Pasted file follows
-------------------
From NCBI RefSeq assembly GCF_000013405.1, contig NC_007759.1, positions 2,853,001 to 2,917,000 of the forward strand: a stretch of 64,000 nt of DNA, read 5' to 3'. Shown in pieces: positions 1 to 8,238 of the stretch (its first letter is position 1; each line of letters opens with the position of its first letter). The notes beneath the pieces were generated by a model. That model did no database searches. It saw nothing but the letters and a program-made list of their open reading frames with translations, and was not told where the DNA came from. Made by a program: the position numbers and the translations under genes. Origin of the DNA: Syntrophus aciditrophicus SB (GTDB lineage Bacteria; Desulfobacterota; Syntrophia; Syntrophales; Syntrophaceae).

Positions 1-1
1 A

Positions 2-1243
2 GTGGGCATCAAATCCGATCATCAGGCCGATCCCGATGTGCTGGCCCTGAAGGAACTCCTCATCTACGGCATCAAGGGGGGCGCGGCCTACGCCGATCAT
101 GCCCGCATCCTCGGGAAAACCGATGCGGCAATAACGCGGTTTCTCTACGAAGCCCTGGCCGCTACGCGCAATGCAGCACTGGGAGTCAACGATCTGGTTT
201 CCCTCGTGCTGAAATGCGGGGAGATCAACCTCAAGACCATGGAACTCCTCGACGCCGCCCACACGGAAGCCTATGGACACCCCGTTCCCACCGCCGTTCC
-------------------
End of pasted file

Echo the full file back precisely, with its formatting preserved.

From NCBI RefSeq assembly GCF_000013405.1, contig NC_007759.1, positions 2,853,001 to 2,917,000 of the forward strand: a stretch of 64,000 nt of DNA, read 5' to 3'. Shown in pieces: positions 1 to 8,238 of the stretch (its first letter is position 1; each line of letters opens with the position of its first letter). The notes beneath the pieces were generated by a model. That model did no database searches. It saw nothing but the letters and a program-made list of their open reading frames with translations, and was not told where the DNA came from. Made by a program: the position numbers and the translations under genes. Origin of the DNA: Syntrophus aciditrophicus SB (GTDB lineage Bacteria; Desulfobacterota; Syntrophia; Syntrophales; Syntrophaceae).

Positions 1-1
1 A

Positions 2-1243
2 GTGGGCATCAAATCCGATCATCAGGCCGATCCCGATGTGCTGGCCCTGAAGGAACTCCTCATCTACGGCATCAAGGGGGGCGCGGCCTACGCCGATCAT
101 GCCCGCATCCTCGGGAAAACCGATGCGGCAATAACGCGGTTTCTCTACGAAGCCCTGGCCGCTACGCGCAATGCAGCACTGGGAGTCAACGATCTGGTTT
201 CCCTCGTGCTGAAATGCGGGGAGATCAACCTCAAGACCATGGAACTCCTCGACGCCGCCCACACGGAAGCCTATGGACACCCCGTTCCCACCGCCGTTCC